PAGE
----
Now there was gold there. Specialized, but real gold. I did my good deed and didn’t make off with any of the actual valuable re-saleable stuff. I went through it all and told them which volumes were worth a good amount (a nice set of Horae Apocalypticae for example), and should be sold as individual pieces with reserves, and not just be sold as a job-lot, or worse, sent to a charity shop, or even worse again, put in a dumpster. Much of the rare material of interest I already had myself – either as originals or pdfs – so there was no point (other than personal profit) in my taking any of this; and anyway, I felt that would have been a betrayal of the family’s interests.
Instead, I chose the odd quirky materials that appealed to me, plus a mass of correspondence with flaky individuals from the past that filled a few gaps in my jigsaw of strange people and strange events in which I take an unhealthy interest, but few others would. I am VERY pleased to have that material.
A month or two later, after the bulk was sold at auction (with hopefully my suggested reserves on some items), I received a call from another collector friend. He had been out of the country at a crucial time, but still managed to trace where some of the material had gone at auction and obtained some items. It obviously cost him a lot more than the family received by that time, but at least we knew that the family received a fair price and crucially – which is where I am finally coming to in this post - the material has survived.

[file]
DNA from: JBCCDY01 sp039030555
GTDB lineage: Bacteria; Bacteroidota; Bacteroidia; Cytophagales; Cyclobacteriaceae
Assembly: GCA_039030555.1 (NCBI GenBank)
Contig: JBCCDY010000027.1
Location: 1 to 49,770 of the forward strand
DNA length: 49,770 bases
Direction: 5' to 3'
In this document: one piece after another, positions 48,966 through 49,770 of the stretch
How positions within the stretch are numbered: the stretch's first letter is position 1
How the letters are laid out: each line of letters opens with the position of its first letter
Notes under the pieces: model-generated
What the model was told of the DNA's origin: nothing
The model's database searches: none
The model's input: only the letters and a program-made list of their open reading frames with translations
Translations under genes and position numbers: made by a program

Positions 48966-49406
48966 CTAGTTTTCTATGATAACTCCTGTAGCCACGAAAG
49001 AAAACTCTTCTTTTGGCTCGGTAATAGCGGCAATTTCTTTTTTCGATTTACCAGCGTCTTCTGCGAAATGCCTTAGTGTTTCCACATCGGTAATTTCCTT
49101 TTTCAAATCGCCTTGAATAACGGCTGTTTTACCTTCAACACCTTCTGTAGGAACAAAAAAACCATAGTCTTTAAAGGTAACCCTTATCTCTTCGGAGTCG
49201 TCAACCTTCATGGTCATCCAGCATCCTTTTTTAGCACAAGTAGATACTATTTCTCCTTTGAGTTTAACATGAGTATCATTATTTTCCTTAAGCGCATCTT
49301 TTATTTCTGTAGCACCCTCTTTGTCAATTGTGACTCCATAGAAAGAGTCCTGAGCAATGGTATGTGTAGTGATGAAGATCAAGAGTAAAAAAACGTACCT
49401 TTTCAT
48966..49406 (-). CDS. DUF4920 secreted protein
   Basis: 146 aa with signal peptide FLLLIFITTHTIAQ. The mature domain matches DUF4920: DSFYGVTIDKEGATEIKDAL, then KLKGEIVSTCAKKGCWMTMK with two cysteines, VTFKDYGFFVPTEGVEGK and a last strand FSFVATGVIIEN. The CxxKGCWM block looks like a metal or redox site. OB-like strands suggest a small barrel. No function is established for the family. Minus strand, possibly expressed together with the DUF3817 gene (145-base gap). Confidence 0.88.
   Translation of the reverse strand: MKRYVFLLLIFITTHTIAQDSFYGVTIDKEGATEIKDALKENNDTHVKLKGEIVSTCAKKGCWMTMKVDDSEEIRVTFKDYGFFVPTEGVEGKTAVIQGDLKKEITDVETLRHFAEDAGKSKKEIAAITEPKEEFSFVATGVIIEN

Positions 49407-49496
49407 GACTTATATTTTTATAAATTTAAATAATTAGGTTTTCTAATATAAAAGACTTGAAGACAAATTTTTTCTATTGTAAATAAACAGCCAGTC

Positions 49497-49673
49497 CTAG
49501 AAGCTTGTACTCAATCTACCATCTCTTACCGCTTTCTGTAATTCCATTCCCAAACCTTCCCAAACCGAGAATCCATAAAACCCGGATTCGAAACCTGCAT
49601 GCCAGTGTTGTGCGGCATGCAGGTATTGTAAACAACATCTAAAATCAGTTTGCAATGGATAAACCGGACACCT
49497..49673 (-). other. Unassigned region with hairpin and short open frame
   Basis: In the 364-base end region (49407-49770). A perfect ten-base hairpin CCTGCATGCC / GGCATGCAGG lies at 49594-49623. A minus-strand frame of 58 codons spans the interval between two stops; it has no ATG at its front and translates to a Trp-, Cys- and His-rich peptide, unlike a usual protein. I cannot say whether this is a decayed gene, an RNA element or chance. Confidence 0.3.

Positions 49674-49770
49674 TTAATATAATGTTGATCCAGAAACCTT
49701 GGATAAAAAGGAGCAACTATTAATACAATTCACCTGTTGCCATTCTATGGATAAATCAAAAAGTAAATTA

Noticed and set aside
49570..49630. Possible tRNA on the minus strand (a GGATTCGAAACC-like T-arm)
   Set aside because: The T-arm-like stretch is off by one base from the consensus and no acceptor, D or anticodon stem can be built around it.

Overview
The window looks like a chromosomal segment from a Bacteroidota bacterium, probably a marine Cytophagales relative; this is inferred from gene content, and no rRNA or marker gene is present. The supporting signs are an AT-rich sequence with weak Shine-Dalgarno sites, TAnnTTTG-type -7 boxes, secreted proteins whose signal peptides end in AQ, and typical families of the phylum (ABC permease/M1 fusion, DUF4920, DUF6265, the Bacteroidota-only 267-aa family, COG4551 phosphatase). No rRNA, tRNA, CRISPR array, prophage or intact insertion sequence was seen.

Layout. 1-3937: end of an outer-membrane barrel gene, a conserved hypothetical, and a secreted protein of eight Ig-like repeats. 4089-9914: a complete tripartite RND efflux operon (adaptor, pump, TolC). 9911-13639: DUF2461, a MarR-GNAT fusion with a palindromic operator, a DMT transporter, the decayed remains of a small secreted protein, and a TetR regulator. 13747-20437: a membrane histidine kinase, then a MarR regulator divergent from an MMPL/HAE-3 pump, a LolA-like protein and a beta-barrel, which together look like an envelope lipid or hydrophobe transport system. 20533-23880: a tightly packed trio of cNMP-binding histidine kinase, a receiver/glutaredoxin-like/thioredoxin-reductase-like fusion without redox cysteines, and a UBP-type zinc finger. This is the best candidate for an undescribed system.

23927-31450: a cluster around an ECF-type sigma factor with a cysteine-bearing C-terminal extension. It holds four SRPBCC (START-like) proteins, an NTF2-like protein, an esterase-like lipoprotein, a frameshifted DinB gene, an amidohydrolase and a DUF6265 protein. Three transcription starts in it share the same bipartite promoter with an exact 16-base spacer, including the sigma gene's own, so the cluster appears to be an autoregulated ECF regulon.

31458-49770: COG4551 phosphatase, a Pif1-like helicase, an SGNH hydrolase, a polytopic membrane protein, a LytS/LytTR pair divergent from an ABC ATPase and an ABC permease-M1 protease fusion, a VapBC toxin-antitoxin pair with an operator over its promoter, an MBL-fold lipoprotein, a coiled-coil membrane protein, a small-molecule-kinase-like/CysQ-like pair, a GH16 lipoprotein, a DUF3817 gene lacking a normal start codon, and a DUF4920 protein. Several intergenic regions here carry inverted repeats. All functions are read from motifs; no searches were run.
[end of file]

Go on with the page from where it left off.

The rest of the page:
But it makes one concerned about one’s own holdings. For years I have collected rare materials in a certain field, but knew I would never complete them all. Even the group that originally produced the stuff has gaps in its own collection. My family smile indulgently and ask me to tidy the shelves and the desk and the floor in my office from time to time (I have what is known as a flat filing system), but the details are not their scene. Should I suddenly wander into the road under a truck, I don’t want my nearest and dearest to be faced with the horrible dilemma that poor family I visited faced. I would rather dispose of a lot of original material while I am still fit and well – making sure it either goes to good homes that will treasure it, or at least will pay for it, so won’t just dump it. For really rare materials, we only have “a lend” it seems to me.